Creating a New Vision of 2020 with Resilience & Confidence
My puffy dress sparkled with blue glitter; the fabric rustled and talked when you walked. That dress made me feel beautiful.
I was 12 years old, standing inside a church in Haltom City. My family squeezed together for our annual church directory photo. We moved a little to the left and then a little to the right. The weary photographer shot us a discerning look.
“Can you move a little more to the middle? You, the chubby one.”
My brother and sister snickered.
I died inside.
The glitter fell off my dress and off my life that day. Permanently.
I was fat?
For women, confidence can be hard to come by. We’re told from a very young age that we have to be a certain size in order to be pretty enough (read “good enough”). I believed this culturally generated myth for a very long time. That is, I did until I wised up and decided I wanted to stop wasting time loathing my “imperfections” and start embracing being alive.
I’ve never felt the desire to really live more acutely than in 2020.
Of all the challenges this year has brought, it’s also ushered in a new level of gratitude, understanding, and confidence.
If I can make it through this, I can make it through anything.
“Resilience is understanding that grief, sadness, and anger are natural and normal after tragedy, adversity, and loss,” according to the Mental Health Connection of Tarrant County’s new Recognize & Rise website. It says that “we all have the ability to heal and move forward and help others heal as well.” This year, we’ve all experienced some level of trauma and many of us are still stuck in the trenches.
Bottom line: Building resilience is hard work.
As we start creating a new view for 2020 — maybe slowly re-entering the world or going back into the office — let’s put our best face forward. For me, that starts with feeling good on the inside, but what I’m wearing on the outside can accentuate that inner rock star. Enter: fall fashion.
In the spirit of embracing life and “just going for it,” I (gasp) modeled some fabulous fall fashion pieces from the fine folks at Shop Birdie. I take zero credit for the excellent outfit combinations and delightful pairings – that was all shop co-owner, Brittany Voxland. She told me that trending this fall are sweaters and skorts, coated denim, dresses with sneakers, over the knee boots, prints with fur, all in shades of rust, black, and olive. The shop, located off Camp Bowie, has price points and pieces for all ages, plus some really cool jewelry and purses perfect for a girls’ night out.
My sister has always been so good at doing her hair. She used to spend hours styling her coif in the bathroom mirror when we were in high school. I did a ponytail. She did perfection.
At Tribe Salon, I found a magician named Nakoya Jones. She sprayed on some Kevin Murphy “Doo.Over” and created loose curls from my hot mess of tangles and – wow! – I’ve got my forever Facebook profile picture. I’ll be buying that product along with Kevin Murphy’s “Powder Puff,” which is an instant powder volumizer you sprinkle ever so lightly into your roots for POOF, instant volume.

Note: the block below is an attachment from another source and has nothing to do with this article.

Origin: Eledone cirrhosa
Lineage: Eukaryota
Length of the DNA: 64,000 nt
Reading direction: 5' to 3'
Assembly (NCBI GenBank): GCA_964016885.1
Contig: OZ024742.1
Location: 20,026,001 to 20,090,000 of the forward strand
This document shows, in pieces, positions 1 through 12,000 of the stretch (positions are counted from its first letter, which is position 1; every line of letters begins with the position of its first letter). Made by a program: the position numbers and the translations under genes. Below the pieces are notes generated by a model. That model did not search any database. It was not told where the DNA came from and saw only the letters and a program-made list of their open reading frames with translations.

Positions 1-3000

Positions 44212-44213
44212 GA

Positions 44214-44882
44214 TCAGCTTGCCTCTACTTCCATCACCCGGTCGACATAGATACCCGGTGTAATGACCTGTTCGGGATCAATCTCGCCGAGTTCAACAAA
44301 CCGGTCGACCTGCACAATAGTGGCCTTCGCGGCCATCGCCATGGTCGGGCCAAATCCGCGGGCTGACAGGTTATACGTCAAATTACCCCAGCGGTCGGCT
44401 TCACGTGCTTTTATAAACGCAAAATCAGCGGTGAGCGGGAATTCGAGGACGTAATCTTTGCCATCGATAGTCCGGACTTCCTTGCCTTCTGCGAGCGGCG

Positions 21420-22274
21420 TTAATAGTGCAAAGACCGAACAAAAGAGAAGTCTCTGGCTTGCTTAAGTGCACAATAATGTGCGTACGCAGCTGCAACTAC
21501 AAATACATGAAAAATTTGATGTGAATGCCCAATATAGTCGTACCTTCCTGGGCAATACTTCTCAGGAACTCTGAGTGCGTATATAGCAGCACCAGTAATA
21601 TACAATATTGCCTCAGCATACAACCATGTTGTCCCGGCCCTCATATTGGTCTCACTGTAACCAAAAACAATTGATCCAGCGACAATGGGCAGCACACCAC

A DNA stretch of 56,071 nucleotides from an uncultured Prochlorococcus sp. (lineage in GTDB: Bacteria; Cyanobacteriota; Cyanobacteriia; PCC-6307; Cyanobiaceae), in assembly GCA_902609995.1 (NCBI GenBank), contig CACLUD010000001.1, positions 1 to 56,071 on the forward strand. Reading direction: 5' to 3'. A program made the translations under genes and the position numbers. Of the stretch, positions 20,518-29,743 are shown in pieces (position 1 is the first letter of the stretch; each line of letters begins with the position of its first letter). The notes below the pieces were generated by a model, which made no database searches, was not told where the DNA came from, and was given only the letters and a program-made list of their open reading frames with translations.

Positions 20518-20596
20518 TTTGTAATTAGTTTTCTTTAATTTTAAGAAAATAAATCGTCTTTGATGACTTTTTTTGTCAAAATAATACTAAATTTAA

Next, I slid over to Carrie Malec’s chair for a lesson in the art of makeup, which has always been one of my favorite subjects. But Carrie put any novice knowledge I had to shame. She contoured my face to highlight its best features and picked brown shades for my eyes and NYC Lingerie lipstick in “Exotic.” What a color! She said makeup is like building a house, starting, of course, with a great foundation and ending with the lightest touch of air brush liquid makeup.
That latest “accessory” to hit the fall fashion stage this year are, of course, masks. Always airing on the side of safety, I sported a purple one (Go Frogs!) designed by Fort Worth artist Alana Kay Latiolais. My daughter loves it so much I’m gifting it to her. I like it, too, and it makes wearing masks a little bit more fun.
As much fun as being a model is, I realized that no matter what I’m wearing or what I look like, at the end of the day I look toward the relationships I’ve made this past year to keep me feeling confident, strong, and supported.
If this year has taught me anything, it’s that relationships matter most.
Let’s create a new view of 2020. One that’s bold, confident, and rich in shades of rust, black, and olive grounded in community and the relationships that keep us going when life lets us down.
For more than a decade, Sarah Angle has worked as a Texas-based writer. She began her career as a daily newspaper reporter and photographer, and now splits her time between journalism and marketing communications. In 2014, she won first place from the Association of Alternative Newsmedia for her feature story “From the Land of the Lost.” The following year, she earned a fellowship from the Investigative Reporters and Editors organization and became a board member for the Society of Professional Journalists, Fort Worth chapter. Currently, she teaches in the School of Strategic Communication at TCU. Sarah lives in Fort Worth with her darling daughter and a house full of books and mid-century modern décor.